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Equivalences in differential and algebraic systems: theoretical and practical aspects

Tognazzi, Stefano (2019) Equivalences in differential and algebraic systems: theoretical and practical aspects. Advisor: Tribastone, Prof. Mirco. pp. 99. [IMT PhD Thesis]

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Systems of ordinary differential equations (ODEs) are a widespread model to describe a variety of dynamical systems. When the size of these systems becomes large to find a numerical solution, model reduction is needed. Although many state aggregation notions have been developed in the literature in this dissertation we focus on backward differential equivalence (BDE) that identifies variables of ODE systems that have identical solutions whenever starting from the same initial conditions. This notion has been used effectively as a technique of reduction for chemical reaction networks. In this dissertation we aim at extending the capabilities of backward differential equivalence. We explore the following directions of research: first, we investigate the relationship between BDE and the notions of centrality on networks. Centrality measures address the task of assigning a measure of importance to each node in a network, a possible example being PageRank. Then, we study differential algebraic equations (DAEs), a widespread dynamical model that describes continuosly evolving quantities defined with differential equations, subject to constraints expressed through algebraic relationships. We investigate how we can extend the line of research on backward differential equivalence on ODEs to a notion of equivalence that relates DAEs variables that have equal solutions at all time points. Ultimately, we extend the practical capabilities of BDE on CRNs. Discovering relations between CRNs is a relevant problem in computational system biology. In this dissertation we investigate how we can combine BDE with an heuristic technique to construct a state-of-the-art algorithm to find relationships between CRNs.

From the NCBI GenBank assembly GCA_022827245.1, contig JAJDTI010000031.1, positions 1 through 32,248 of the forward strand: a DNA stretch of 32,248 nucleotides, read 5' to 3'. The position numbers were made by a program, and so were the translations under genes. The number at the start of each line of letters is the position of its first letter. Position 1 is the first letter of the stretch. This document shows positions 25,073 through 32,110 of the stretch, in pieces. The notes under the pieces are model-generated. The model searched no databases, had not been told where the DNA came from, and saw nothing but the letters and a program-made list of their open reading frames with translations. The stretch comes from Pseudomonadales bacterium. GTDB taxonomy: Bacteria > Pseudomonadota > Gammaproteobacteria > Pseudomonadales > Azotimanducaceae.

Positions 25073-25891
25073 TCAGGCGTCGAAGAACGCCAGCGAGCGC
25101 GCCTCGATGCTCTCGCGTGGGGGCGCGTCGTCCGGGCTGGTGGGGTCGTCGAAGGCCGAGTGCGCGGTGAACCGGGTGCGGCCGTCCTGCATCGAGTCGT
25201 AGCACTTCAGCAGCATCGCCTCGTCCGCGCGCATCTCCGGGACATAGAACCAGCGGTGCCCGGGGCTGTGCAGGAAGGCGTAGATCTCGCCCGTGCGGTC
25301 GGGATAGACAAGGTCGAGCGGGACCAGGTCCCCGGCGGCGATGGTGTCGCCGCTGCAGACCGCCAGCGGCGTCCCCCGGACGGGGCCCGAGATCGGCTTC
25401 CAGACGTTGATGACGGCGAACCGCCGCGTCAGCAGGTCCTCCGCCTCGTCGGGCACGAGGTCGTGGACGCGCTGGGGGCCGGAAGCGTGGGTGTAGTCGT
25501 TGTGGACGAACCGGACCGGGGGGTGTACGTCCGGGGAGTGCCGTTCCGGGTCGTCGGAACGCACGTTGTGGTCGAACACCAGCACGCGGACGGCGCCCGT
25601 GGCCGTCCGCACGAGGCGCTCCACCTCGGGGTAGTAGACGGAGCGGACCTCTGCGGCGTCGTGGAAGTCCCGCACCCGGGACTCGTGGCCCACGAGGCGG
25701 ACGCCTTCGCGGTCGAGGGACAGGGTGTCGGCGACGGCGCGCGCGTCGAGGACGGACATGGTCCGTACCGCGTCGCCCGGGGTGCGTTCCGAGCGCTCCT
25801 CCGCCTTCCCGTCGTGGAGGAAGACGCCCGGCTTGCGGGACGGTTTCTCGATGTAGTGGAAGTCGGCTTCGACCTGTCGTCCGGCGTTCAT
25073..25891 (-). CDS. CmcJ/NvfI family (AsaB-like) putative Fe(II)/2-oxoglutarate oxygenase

Item Type: IMT PhD Thesis
Subjects: Q Science > QA Mathematics > QA75 Electronic computers. Computer science
PhD Course: Computer science and systems engineering
Identification Number: 10.6092/imtlucca/e-theses/279
Date Deposited: 14 Nov 2019 09:48
URI: http://e-theses.imtlucca.it/id/eprint/279

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